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The development of a multi-layer architecture for image processing

Fung, Yu Fai; (1991) The development of a multi-layer architecture for image processing. Doctoral thesis (Ph.D), UCL (University College London). Green open access

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The extraction of useful information from an image involves a series of operations, which can be functionally divided into low-level, intermediate-level and high- level processing. Because different amounts of computing power may be demanded by each level, a system which can simultaneously carry out operations at different levels is desirable. A multi-layer system which embodies both functional and spatial parallelism is envisioned. This thesis describes the development of a three-layer architecture which is designed to tackle vision problems embodying operations in each processing level. A survey of various multi-layer and multi-processor systems is carried out and a set of guidelines for the design of a multi-layer image processing system is established. The linear array is proposed as a possible basis for multi-layer systems and a significant part of the thesis is concerned with a study of this structure. The CLIP7A system, which is a linear array with 256 processing elements, is examined in depth. The CLIP7A system operates under SIMD control, enhanced by local autonomy. In order to examine the possible benefits of this arrangement, image processing algorithms which exploit the autonomous functions are implemented. Additionally, the structural properties of linear arrays are also studied. Information regarding typical computing requirements in each layer and the communication networks between elements in different layers is obtained by applying the CLIP7A system to solve an integrated vision problem. From the results obtained, a three layer architecture is proposed. The system has 256, 16 and 4 processing elements in the low, intermediate and high level layer respectively. The processing elements will employ a 16-bit microprocessor as the computing unit, which is selected from off-the-shelf components. Communication between elements in consecutive layers is via two different networks, which are designed so that efficient data transfer is achieved. Additionally, the networks enable the system to maintain fault tolerance and to permit expansion in the second and third layers.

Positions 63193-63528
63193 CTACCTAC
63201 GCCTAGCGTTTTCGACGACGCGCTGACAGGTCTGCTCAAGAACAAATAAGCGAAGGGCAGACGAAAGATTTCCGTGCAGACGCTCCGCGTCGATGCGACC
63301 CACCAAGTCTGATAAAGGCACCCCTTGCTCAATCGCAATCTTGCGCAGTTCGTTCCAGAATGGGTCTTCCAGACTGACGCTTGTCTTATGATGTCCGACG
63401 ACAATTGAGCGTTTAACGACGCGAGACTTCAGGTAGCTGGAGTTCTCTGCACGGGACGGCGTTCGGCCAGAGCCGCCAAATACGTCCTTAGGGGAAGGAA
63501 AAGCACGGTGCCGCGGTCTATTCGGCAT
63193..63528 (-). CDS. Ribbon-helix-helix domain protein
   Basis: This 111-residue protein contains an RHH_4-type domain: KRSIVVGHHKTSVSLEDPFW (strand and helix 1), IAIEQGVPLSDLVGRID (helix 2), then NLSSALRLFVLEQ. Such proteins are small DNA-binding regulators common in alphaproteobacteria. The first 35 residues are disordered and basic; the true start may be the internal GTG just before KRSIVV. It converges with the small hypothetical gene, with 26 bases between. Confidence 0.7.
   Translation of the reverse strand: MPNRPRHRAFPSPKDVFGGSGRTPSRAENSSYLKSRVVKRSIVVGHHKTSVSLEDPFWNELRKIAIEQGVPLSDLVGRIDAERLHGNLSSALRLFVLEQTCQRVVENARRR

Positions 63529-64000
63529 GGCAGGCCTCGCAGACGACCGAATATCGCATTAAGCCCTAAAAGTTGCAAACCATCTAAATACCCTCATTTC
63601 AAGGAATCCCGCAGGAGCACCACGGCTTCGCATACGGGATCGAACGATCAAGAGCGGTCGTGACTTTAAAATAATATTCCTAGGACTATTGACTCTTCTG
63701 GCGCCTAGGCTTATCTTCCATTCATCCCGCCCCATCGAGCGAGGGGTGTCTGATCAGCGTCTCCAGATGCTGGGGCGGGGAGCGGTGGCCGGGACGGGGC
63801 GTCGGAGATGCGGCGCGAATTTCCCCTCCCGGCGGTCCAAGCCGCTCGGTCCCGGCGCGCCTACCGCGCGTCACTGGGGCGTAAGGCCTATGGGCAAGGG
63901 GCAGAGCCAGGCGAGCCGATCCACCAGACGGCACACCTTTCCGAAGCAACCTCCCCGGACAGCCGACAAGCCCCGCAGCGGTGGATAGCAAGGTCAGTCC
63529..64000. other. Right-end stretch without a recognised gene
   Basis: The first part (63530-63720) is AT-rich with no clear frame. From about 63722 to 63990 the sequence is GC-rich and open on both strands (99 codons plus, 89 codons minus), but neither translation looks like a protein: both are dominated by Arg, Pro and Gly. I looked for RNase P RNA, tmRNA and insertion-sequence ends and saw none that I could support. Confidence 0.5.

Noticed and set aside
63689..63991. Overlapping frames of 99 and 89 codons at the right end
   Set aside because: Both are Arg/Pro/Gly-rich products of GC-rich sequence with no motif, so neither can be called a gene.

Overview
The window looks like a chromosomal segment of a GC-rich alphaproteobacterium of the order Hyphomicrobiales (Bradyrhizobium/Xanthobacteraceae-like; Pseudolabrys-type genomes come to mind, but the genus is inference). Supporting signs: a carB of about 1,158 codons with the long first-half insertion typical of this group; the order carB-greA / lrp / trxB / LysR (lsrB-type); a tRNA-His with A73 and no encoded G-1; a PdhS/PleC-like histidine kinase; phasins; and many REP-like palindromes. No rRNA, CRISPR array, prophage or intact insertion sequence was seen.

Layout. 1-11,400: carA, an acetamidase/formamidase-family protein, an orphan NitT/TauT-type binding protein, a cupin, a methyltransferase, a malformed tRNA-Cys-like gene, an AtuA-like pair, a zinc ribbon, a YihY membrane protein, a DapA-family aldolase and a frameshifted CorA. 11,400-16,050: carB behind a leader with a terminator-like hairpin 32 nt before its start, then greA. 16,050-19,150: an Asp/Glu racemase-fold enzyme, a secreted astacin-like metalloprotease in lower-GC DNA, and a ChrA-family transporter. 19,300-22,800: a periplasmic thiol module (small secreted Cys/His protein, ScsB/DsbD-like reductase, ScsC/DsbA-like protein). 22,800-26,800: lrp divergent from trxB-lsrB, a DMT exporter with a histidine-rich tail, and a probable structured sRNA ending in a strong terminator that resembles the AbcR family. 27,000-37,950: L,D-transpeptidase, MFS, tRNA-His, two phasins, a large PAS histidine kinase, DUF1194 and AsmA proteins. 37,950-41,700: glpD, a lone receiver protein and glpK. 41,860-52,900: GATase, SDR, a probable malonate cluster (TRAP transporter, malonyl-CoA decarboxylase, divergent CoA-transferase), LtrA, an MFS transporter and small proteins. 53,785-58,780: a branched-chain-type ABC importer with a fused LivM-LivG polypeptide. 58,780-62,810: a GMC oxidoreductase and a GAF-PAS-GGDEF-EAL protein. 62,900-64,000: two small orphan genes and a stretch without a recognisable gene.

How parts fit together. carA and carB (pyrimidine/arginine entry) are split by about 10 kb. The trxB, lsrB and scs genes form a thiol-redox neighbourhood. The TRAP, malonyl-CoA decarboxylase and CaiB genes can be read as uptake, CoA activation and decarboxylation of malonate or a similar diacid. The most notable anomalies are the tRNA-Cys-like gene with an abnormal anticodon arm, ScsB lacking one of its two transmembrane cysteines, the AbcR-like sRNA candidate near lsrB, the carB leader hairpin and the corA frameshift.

Type: Thesis (Doctoral)
Qualification: Ph.D
Title: The development of a multi-layer architecture for image processing
Open access status: An open access version is available from UCL Discovery
Language: English
Additional information: Thesis digitised by ProQuest.
Keywords: Applied sciences; Computer vision
URI: https://discovery.ucl.ac.uk/id/eprint/10107634
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